ADHD Stimulants Tied to Children’s Future Obesity Risk
Attention deficit hyperactivity disorder (ADHD) is a mental disorder that is often diagnosed in young children. The symptoms, which include poor concentration, difficulty controlling behavior and hyperactivity, tend to be treated with stimulants. Even though stimulants can be very effective for some children, a new study reported that children taking these stimulants have a greater risk of obesity during their teenage years.
"The reason we think it is more likely to be the drugs than the diagnosis is because the earlier the drugs were started and the longer the drugs were used, the stronger the effects," said study author Dr. Brian Schwartz, an epidemiologist at the Johns Hopkins Bloomberg School of Public Health, in Baltimore, MD. "If you agree with the reports that stimulants may be over-prescribed, then this is another important cost of that over-treatment -- kids who have dramatic changes in their growth trajectories during and after the treatment."
For this study, the researchers examined medical records on more than 160,000 children taken from a large Pennsylvania health maintenance organization. The children were between the ages of three and 18, and were tracked for up to 12 years. Around eight percent of the children in the study were diagnosed with ADHD. About seven percent of these children were given stimulants to treat their condition.
The researchers also had data on the children's body mass index (BMI), which is a measurement of obesity that takes into account one's weight in relation to height. There were roughly three annual BMI measurements taken throughout the study. The researchers reported that for 10-year-old children with ADHD who were not on stimulants, their BMIs were larger than fellow classmates who did not have ADHD. When the team examined children with ADHD who took stimulants, they found a very interesting pattern.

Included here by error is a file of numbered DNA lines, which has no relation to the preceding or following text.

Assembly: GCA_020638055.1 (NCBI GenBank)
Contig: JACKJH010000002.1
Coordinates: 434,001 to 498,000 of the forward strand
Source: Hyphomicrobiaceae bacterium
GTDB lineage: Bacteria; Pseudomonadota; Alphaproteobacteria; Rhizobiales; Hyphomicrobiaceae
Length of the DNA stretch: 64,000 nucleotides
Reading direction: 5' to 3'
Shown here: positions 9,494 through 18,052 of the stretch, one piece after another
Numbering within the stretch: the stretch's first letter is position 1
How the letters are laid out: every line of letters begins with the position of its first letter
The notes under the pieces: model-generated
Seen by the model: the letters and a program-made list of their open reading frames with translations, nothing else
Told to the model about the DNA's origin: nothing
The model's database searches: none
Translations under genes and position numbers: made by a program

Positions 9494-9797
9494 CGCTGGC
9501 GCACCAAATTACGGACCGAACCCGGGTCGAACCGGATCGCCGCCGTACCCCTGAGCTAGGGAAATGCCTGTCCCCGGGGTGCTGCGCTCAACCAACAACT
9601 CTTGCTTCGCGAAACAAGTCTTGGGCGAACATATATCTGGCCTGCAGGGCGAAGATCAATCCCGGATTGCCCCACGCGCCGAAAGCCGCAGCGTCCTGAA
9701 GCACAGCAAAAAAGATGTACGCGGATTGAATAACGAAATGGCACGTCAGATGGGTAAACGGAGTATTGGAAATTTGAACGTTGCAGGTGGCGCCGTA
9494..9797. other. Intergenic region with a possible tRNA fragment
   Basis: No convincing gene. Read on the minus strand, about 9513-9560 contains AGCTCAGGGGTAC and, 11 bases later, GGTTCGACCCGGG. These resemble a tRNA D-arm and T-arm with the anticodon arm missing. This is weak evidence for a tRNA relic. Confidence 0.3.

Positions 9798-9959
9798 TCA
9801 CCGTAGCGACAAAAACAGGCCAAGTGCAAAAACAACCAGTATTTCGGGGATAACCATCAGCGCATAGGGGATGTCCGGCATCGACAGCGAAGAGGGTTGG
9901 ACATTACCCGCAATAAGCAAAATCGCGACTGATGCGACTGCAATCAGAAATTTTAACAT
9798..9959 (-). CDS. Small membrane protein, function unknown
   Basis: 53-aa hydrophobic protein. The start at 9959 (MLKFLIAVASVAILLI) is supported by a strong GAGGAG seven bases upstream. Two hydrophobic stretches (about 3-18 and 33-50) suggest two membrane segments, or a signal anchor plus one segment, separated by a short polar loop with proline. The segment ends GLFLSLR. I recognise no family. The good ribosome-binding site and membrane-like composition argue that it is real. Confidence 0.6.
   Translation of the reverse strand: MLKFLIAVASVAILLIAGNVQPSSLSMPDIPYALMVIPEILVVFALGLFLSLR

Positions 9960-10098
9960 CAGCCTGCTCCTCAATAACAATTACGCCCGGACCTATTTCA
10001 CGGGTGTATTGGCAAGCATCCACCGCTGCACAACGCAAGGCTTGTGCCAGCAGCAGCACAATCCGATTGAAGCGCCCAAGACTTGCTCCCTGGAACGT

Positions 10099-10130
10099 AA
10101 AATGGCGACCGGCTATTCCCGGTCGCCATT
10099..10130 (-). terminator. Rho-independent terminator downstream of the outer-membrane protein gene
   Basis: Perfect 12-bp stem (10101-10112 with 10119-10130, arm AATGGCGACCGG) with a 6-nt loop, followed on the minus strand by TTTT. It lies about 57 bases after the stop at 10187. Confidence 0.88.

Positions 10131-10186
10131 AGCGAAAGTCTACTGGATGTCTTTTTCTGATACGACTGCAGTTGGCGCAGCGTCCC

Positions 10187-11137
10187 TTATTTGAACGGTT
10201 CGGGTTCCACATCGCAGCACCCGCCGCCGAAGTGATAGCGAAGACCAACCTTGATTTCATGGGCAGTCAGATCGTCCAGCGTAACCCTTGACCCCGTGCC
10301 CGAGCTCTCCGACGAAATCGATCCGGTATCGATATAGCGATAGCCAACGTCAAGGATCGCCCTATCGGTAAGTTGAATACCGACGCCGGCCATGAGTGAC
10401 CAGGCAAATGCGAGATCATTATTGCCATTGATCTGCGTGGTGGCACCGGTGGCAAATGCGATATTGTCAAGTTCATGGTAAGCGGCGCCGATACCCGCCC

When ADHD children started taking stimulants such as Ritalin and Concerta, their BMIs were about one to two points lower than children who did not have ADHD at the age of ten. The researchers stated that this finding was not shocking because stimulants have been tied to lowering appetite. However, by the age of 15 to 18, the researchers found that the children who used to take stimulants had BMIs that were one to two points higher than children who never took these drugs.
"As an average effect size, this is large," Schwartz said reported by HealthDay. "In contrast, in the untreated ADHD children, the effects are relatively small."
The researchers stated that obesity might be linked to the actual mental condition since children with ADHD who did not take stimulants also gained more weight than children without the condition. This study also suggests that stimulant drugs could increase the risk of obesity as well in children with ADHD.
"There's a lot of reward that we get from eating -- especially things that are bad for us," Dr. Tonya Froehlich, a developmental-behavioral pediatrician at Cincinnati Children's Hospital Medical Center in Ohio said. "If you have issues regulating reward and also regulating your delay of gratification, which we see a lot with ADHD, it makes sense that would also be linked to eating the wrong things at the wrong times and gaining more weight."
Schwarts added according to TIME, "We certainly need to be more cautious about use of these medications in children. Obesity has lifelong risks. If this is a consequence of stimulant use, and since there is evidence that we might be overprescribing stimulants, we might be contributing to the childhood- and adult-obesity epidemics."
The study was published in Pediatrics.